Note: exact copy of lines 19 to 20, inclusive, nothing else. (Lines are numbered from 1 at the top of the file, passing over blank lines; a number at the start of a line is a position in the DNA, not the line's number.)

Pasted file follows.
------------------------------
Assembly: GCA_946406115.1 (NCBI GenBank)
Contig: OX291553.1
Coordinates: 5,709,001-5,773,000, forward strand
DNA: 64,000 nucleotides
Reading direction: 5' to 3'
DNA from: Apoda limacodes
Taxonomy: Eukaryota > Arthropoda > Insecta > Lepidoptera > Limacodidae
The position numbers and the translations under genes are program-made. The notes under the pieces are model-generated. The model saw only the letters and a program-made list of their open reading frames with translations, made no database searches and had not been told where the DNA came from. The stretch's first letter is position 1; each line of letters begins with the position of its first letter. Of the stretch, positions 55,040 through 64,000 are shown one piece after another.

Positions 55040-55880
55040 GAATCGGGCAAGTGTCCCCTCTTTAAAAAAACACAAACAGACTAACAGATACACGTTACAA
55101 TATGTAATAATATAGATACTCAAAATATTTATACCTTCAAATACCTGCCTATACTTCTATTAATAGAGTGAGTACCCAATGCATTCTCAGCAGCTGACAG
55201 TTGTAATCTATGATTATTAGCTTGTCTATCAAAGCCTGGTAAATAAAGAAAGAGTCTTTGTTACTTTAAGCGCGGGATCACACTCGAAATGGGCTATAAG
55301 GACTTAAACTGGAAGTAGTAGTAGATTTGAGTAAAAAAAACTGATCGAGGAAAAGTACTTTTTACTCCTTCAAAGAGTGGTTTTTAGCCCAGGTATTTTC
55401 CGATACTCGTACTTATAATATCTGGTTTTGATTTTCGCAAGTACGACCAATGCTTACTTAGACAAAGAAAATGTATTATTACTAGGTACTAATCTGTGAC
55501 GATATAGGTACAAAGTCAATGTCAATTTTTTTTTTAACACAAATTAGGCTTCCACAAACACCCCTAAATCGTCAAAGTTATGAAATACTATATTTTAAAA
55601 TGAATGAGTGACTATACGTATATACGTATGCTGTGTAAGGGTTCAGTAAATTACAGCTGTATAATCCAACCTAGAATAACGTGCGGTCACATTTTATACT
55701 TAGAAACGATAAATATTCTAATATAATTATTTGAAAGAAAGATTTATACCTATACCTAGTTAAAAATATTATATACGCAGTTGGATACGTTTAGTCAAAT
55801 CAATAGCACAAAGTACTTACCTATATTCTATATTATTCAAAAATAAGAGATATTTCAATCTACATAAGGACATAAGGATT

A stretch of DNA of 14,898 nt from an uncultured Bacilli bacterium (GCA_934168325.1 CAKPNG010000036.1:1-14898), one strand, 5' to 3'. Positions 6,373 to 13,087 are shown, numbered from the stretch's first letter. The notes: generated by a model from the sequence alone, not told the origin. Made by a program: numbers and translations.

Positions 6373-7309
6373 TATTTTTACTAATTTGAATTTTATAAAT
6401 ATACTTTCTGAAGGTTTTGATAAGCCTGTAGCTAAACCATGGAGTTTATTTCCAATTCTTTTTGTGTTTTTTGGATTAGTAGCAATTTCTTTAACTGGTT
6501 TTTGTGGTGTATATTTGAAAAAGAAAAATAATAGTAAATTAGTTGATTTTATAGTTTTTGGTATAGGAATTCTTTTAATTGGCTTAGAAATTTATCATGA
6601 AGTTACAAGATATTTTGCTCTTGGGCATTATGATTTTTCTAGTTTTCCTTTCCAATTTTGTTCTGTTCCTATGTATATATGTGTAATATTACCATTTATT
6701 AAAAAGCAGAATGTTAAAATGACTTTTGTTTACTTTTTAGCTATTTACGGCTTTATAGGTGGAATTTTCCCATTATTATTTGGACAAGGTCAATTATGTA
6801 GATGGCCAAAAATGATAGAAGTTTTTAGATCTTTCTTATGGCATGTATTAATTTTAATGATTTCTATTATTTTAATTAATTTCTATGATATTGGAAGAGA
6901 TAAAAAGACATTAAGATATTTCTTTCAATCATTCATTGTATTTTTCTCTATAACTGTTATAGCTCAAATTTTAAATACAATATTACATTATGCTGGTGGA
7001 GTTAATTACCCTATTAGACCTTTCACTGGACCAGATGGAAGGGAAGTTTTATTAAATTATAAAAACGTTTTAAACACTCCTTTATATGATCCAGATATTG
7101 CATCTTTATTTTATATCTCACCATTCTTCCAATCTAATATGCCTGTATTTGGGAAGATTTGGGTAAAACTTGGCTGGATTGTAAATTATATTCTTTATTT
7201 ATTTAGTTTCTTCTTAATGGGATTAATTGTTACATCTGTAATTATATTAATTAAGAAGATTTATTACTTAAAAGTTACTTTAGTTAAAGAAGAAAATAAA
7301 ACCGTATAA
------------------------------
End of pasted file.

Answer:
A stretch of DNA of 14,898 nt from an uncultured Bacilli bacterium (GCA_934168325.1 CAKPNG010000036.1:1-14898), one strand, 5' to 3'. Positions 6,373 to 13,087 are shown, numbered from the stretch's first letter. The notes: generated by a model from the sequence alone, not told the origin. Made by a program: numbers and translations.

Positions 6373-7309